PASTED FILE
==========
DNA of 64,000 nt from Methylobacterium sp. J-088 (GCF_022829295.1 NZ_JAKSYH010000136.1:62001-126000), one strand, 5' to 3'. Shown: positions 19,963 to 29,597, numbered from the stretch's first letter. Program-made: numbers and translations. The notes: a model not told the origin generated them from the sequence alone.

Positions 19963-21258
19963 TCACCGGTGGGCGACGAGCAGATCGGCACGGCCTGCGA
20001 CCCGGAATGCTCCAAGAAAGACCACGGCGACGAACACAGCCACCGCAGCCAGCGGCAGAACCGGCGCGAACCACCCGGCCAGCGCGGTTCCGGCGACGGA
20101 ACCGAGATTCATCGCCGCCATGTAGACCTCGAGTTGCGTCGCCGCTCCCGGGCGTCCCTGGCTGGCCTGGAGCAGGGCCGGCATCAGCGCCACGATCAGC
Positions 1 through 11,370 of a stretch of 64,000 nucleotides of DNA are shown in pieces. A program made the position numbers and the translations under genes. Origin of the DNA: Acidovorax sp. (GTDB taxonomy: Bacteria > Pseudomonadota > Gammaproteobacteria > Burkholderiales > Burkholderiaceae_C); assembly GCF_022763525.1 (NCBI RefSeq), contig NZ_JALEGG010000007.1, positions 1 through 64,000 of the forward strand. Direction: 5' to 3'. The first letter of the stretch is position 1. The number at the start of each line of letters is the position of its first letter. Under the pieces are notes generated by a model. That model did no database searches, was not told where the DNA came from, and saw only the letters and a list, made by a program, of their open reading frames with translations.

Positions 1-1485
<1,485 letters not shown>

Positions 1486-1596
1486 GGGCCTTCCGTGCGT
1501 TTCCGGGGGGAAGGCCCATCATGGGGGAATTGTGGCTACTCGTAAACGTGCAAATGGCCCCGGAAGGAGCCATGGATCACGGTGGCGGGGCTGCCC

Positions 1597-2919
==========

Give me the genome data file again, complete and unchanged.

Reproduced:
DNA of 64,000 nt from Methylobacterium sp. J-088 (GCF_022829295.1 NZ_JAKSYH010000136.1:62001-126000), one strand, 5' to 3'. Shown: positions 19,963 to 29,597, numbered from the stretch's first letter. Program-made: numbers and translations. The notes: a model not told the origin generated them from the sequence alone.

Positions 19963-21258
19963 TCACCGGTGGGCGACGAGCAGATCGGCACGGCCTGCGA
20001 CCCGGAATGCTCCAAGAAAGACCACGGCGACGAACACAGCCACCGCAGCCAGCGGCAGAACCGGCGCGAACCACCCGGCCAGCGCGGTTCCGGCGACGGA
20101 ACCGAGATTCATCGCCGCCATGTAGACCTCGAGTTGCGTCGCCGCTCCCGGGCGTCCCTGGCTGGCCTGGAGCAGGGCCGGCATCAGCGCCACGATCAGC
Positions 1 through 11,370 of a stretch of 64,000 nucleotides of DNA are shown in pieces. A program made the position numbers and the translations under genes. Origin of the DNA: Acidovorax sp. (GTDB taxonomy: Bacteria > Pseudomonadota > Gammaproteobacteria > Burkholderiales > Burkholderiaceae_C); assembly GCF_022763525.1 (NCBI RefSeq), contig NZ_JALEGG010000007.1, positions 1 through 64,000 of the forward strand. Direction: 5' to 3'. The first letter of the stretch is position 1. The number at the start of each line of letters is the position of its first letter. Under the pieces are notes generated by a model. That model did no database searches, was not told where the DNA came from, and saw only the letters and a list, made by a program, of their open reading frames with translations.

Positions 1-1485
<1,485 letters not shown>

Positions 1486-1596
1486 GGGCCTTCCGTGCGT
1501 TTCCGGGGGGAAGGCCCATCATGGGGGAATTGTGGCTACTCGTAAACGTGCAAATGGCCCCGGAAGGAGCCATGGATCACGGTGGCGGGGCTGCCC

Positions 1597-2919